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As the dollar regains its poise, emerging market equities are back in the headlines - for the wrong reasons. Recent performance is far from disastrous, but nor has it lived up to recent hopes: the benchmark index's return of 5 per cent in the first quarter was half that seen for the S&P 500.
That’s a reversal of end-of-2020 expectations, when a majority of managers thought EMs would outperform the US index in the near term. UK-based fund firms were pretty positive, too, according to our own analysis.
For now, emerging market stocks are taking up their familiar place at the back of the queue for equity investors. Compared with the strength of the US, the recent rally for Japan, and the sense that the UK and even Europe offer better value prospects, and it’s no surprise EM is low down the pecking order.
Nor did wealth portfolios really buy in to the improving sentiment seen at the end of last year. There have been one or two signs of allocations moving higher, but turnover activity remains muted at best. Over the past 12 months, little more than a third of DFMs have either bought into or sold out of an EM equity fund across their model portfolio ranges.
Factor in changes to other equity allocations over that period, as well as market rotation that began almost half a year ago now, and this stoicism is unusual. There are two possible reasons: one is that caution remains the watchword, and confidence in the asset class is so low that selectors prefer to add at the margin rather than making big calls.
The other is that existing EM favourites have done a pretty good job of navigating the shift in investor interest over the past six months. The likes of RWC Emerging Markets have continued to outperform, and other top picks have kept pace with the sector even as the world starts to position for recovery. So far, there’s been no price to pay for staying put.
Platform for growth
The rise of on-platform model portfolio services means that discretionary managers, like their adviser clients, have grown accustomed to technology issues in recent years. A spate of replatforming processes have typically been accompanied by outages and customer frustrations.
But the very shortcomings of those technologies have usually meant there's been little that users can do in response. Advisers are well aware that their ability to shift entire books of clients to a different platform is virtually non-existent. Consider how painstaking it is to transfer individual portfolios from one D2C platform to another, and the scope of the problem for those with hundreds or thousands of clients becomes clear.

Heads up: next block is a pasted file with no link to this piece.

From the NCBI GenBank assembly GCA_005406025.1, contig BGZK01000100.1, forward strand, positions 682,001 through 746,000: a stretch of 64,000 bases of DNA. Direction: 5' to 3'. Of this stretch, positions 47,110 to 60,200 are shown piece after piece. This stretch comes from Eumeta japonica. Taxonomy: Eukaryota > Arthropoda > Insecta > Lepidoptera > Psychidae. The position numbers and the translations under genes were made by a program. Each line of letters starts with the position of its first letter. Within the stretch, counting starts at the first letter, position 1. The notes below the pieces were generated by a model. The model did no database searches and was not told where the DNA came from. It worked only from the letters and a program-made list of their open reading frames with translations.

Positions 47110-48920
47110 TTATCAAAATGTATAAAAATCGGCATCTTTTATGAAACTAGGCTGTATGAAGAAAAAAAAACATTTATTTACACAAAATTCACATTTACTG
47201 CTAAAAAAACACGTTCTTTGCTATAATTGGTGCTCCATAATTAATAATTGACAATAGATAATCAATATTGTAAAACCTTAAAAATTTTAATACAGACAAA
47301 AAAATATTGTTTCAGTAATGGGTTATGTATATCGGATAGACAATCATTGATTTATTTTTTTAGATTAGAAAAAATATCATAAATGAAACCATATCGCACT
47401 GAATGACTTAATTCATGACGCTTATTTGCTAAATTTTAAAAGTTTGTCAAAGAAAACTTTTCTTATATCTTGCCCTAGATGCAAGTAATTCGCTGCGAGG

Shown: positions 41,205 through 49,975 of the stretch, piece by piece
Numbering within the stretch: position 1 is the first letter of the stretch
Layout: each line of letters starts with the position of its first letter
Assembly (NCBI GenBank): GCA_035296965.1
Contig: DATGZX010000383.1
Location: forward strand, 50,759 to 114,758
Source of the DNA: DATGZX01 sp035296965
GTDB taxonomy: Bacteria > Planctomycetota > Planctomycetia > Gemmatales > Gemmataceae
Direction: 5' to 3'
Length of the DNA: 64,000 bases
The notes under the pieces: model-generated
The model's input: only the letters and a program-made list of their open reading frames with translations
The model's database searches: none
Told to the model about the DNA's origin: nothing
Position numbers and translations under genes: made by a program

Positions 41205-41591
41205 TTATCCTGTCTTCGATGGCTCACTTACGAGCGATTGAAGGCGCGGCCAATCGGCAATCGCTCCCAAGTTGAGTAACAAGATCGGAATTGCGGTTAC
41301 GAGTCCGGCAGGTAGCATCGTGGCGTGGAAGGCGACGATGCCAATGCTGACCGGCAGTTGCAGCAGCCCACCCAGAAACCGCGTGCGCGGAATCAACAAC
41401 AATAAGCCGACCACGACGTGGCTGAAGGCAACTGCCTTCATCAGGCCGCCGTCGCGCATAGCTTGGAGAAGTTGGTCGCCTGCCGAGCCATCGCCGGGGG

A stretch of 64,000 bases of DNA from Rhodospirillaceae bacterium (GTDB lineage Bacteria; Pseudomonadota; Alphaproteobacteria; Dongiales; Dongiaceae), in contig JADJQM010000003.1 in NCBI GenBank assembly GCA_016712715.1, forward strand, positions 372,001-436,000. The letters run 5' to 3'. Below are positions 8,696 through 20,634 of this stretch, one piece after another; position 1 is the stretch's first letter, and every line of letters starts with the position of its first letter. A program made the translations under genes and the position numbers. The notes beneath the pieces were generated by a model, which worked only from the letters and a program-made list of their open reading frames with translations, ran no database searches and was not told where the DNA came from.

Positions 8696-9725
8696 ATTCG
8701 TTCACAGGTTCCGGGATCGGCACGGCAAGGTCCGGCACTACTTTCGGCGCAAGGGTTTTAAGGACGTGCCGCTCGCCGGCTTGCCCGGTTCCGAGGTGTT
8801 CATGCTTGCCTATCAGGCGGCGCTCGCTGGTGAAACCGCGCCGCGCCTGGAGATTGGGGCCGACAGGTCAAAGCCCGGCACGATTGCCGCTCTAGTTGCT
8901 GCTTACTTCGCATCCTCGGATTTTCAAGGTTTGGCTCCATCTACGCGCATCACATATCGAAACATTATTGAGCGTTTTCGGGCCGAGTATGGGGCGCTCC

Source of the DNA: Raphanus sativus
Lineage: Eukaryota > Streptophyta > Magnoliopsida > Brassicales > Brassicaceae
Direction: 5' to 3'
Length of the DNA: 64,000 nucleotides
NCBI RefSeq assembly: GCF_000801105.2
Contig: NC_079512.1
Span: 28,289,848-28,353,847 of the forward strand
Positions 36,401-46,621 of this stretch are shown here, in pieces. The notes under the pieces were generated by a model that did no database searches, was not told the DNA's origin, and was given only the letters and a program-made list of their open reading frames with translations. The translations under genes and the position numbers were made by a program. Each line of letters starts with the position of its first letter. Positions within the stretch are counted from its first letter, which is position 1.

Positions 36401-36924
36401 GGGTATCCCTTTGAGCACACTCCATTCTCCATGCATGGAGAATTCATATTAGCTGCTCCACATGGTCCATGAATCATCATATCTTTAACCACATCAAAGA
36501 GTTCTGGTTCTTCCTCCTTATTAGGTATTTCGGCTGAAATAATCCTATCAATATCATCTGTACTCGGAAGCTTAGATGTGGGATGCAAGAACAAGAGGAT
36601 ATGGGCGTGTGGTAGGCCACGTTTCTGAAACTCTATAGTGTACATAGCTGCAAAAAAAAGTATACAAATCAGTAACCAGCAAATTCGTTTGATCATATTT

Could a different future finally be in sight? The past year of enforced remote working has obliged platforms to move away from paper-led processes. To take one example, Standard Life requires 75 per cent fewer paper forms than it did a year ago, according to the NextWealth consultancy.
These kinds of shifts pave the way for bulk transfers to become a whole lot easier. Digitisation isn’t a silver bullet – for one thing, there remains plenty of difficulty in incorporating idiosyncratic client circumstances into an automated process. Porting across historical client data is also an issue.
But steps in the right direction are being made. And in a world where DFMs’ own platform presences are much more considerable, swifter bulk transfers would have plenty of implications for competition among MPS providers.
Return of the Mark
Mark Barnett continues to follow in the footsteps of Neil Woodford. A few weeks on from news of the latter’s putative comeback comes the announcement that the former is also returning to fund management.
The comparisons probably end there: Barnett’s arrival at Tellworth should prove more intriguing for investors. His only sin, after all, was underperformance. A move to an up-and-coming fund boutique, at a time when his investment style is back in favour, will attract some attention. But it may well take a while for assets to follow. Most fund selectors will want to get a sense of the new portfolio’s shape, and let some more water flow under the bridge in the meantime, before they cross paths again.